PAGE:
The STO market is undergoing rapid worldwide development. For certain STOs, the EU is making it easier to engage a broader group of investors than the US
Claus Skaaning (DigiShares) and Scott McKenzie
This material is intended for general information purposes only and does not constitute legal advice.
STO platforms, such as DigiShares, can manage 1,000 small investors as easily as 10 large investors and automate many processes. This improvement in logistics allows companies to expand their group of potential investors and engage a far broader group – some might call this a more democratic approach to investment. This draws from ideas of engagement as a key part of society. As Louis L’Amour described the concept of democracy “we must be…participants, not simply observers.” In comparing the different legislations concerning private placements and public offerings in the EU and the US, we can see that often Europe may be a better choice for launching an STO.
The DigiShares platform is not enough to facilitate this expansion in participation, technology and law need to work hand-in-hand. One of the most important choices that a company must make is where the legal entity that will conduct the STO is located. Having a good roadmap is critical for a raise, so that needs between engaging the most investors, speed, and cost can be balanced.
DigiShares is based in Europe and works with projects world-wide. Most clients need a jurisdiction that is receptive to business, provides a clear framework for token offerings, and where all needed pieces can be assembled quickly and without undue expense. For example, many clients need jurisdictions that have low levels of corruption, a good financial industry, and are based in a jurisdiction that is acceptable to their potential target investors. They need the STO to happen with legal clarity so that if required, securities such as stocks and bonds can actually be tokenized in a legal manner – and treated fully digitally on the blockchain. Finally, the cost and ease of notification and registration of the STO in the local jurisdiction and the degree of difficulty in producing investor materials for the STO in this jurisdiction should not be excessive.
Europe does not require a prospectus to be approved by a national competent authority (such as BaFin in Germany or Financial Conduct Authority in the UK) if the raise is less than EUR 1M (across all member states). Between 1-8M, Europe provides flexibility to let states make their own regulations with many (such as Denmark) not requiring a prospectus to be filed. Any type of investor may be targeted, bringing the real sense of participation and not just observation to a broader group of people. It is truly a democratic capital raise enabling smaller investors to invest at a very low minimum subscription price. Such a raise can be conducted by the issuer on their own and no special license is required. And the raise can be repeated in each 12 month period. A full listing of the EU prospectus thresholds can be seen here.
To conduct a similar raise in the US, a project has a more difficult path. Going by Regulation CF (Crowdfunding) they can raise up to $1.07M from retail investors. However, this must be conducted by special service providers who have a FINRA licensed crowdfunding platform (or via a broker-dealer) which adds an extra layer of cost. The well known Regulation D exemptions are also compelling for many looking to raise funds, however their restrictions limiting investment largely to accredited investors may not work for the strategies for all companies. It is imperative that companies follow the law, so they do not end up with extreme problems such as Kik or Telegram have recently had. A Reg A+ approach can go up to 20M, but the information about the offering must be filed and approved by the SEC. To date, very few companies have gone this route and the longer time-frame and higher costs may be prohibitive to many projects.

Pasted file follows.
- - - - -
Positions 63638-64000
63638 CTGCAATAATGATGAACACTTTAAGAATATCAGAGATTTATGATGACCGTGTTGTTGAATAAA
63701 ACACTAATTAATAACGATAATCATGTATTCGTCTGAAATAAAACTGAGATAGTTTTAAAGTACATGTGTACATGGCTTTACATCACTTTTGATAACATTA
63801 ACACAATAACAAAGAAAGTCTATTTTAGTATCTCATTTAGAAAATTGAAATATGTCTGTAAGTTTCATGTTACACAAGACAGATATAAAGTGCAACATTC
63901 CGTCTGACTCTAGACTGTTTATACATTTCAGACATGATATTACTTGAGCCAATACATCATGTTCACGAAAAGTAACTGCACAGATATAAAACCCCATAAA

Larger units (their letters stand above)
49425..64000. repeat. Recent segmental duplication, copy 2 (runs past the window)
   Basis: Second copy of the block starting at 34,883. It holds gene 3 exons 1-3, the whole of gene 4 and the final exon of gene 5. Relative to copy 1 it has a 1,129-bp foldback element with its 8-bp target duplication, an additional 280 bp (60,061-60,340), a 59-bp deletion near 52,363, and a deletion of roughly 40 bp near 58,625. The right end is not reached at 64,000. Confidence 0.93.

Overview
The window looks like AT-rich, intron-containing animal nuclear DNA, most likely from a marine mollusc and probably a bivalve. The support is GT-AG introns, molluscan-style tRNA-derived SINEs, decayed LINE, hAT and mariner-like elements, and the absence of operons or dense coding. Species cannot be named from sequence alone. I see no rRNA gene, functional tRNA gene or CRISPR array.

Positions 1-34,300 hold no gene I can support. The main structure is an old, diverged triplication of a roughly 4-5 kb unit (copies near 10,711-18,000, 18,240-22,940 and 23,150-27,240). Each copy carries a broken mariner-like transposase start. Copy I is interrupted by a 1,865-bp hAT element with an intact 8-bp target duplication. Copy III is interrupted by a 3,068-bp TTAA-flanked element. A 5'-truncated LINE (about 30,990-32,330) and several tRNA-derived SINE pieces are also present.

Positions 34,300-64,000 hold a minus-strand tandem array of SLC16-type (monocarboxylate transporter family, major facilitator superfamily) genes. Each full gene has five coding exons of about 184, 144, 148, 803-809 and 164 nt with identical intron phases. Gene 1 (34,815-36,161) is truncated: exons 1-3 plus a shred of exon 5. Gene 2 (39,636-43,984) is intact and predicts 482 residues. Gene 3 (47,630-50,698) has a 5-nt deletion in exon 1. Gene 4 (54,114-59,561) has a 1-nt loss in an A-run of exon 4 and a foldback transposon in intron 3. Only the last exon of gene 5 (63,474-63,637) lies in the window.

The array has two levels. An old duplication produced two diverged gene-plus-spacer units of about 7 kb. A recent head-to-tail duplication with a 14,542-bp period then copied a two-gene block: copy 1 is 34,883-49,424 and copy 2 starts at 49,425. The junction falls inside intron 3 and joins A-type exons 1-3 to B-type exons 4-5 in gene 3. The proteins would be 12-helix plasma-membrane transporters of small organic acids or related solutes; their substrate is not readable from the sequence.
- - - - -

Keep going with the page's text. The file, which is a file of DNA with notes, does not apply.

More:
In an effort to find the most democratic and engaged group of potential investors, certain solutions present themselves as having some merit. A European EUR 5M prospectus-exempted raise (retail) and filing a US Regulation D (accredited only) would be one option that strikes a balance. Of course no blueprint is perfect and there are no one-size fits all approach so it is important that every project consult with competent legal professionals. The above suggestions are only a broad outline of what may work for some projects, the details of course are more complex and often require additional reporting and filing requirements and may require certain other restrictions on the liquidity of the offer.
As a STO platform provider and as a legal services provider, DigiShares and Scott McKenzie, are constantly reviewing and recommending legal structure for STOs. This material is intended for general information purposes only and does not constitute legal advice. For legal issues that arise, the reader should consult competent legal counsel in their jurisdiction.
DigiShares provides a platform for issuance and post-issuance management of tokenized securities. It helps with the initial design of the security token such that it fulfills the requirements of the issuer jurisdiction, using the most popular security token protocols and helping ensure that the token may later be traded on forthcoming security token exchanges.
DigiShares is your trusted partner to ensure that your digital shares will be compliant and liquid.
About Scott McKenzie ([email protected])
Scott is an American lawyer who has worked with a range of blockchain startups and companies looking to raise funds.